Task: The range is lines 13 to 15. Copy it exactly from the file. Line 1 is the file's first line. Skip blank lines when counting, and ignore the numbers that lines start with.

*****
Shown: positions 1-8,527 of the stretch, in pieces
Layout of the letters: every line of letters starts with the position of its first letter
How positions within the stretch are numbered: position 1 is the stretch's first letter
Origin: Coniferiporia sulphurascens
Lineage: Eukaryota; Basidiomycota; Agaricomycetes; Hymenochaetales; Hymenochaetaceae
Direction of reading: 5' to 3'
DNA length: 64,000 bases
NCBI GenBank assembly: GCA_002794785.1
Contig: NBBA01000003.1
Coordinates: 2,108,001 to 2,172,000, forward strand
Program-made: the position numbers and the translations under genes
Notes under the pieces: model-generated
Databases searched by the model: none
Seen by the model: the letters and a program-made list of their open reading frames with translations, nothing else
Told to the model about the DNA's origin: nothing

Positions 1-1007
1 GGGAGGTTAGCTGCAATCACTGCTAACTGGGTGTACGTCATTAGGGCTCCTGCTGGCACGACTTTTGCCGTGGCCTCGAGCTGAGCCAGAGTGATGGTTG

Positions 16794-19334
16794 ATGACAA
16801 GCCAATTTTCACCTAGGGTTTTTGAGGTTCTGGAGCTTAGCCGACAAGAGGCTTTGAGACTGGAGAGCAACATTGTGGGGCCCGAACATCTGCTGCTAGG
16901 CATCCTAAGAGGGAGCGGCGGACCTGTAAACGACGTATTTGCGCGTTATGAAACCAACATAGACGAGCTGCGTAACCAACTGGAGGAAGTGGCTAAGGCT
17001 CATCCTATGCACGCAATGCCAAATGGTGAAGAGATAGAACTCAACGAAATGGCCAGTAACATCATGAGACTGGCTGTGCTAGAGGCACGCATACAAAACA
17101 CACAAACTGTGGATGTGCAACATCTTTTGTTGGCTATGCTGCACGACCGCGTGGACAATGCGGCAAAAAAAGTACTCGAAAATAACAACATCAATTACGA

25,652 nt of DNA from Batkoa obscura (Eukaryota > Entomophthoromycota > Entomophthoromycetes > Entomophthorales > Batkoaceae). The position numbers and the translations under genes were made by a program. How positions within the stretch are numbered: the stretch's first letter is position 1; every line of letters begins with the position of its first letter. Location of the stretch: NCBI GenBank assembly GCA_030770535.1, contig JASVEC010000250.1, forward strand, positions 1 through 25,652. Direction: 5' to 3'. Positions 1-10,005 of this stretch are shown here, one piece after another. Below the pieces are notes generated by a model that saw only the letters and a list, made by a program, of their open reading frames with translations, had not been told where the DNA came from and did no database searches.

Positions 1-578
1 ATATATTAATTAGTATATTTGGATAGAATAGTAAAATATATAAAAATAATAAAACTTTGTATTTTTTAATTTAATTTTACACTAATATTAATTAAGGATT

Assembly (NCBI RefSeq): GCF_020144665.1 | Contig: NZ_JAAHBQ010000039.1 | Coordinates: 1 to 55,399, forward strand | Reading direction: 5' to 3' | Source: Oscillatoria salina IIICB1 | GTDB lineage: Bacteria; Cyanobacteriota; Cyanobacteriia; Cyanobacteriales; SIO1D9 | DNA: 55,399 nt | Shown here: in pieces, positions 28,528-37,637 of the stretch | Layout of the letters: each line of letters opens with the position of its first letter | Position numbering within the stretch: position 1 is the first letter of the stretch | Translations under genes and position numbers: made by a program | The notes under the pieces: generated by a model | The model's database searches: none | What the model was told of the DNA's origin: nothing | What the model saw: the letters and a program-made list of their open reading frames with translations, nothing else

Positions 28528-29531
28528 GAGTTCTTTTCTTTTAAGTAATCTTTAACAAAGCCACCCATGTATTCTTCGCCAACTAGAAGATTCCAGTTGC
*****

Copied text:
Databases searched by the model: none
Seen by the model: the letters and a program-made list of their open reading frames with translations, nothing else
Told to the model about the DNA's origin: nothing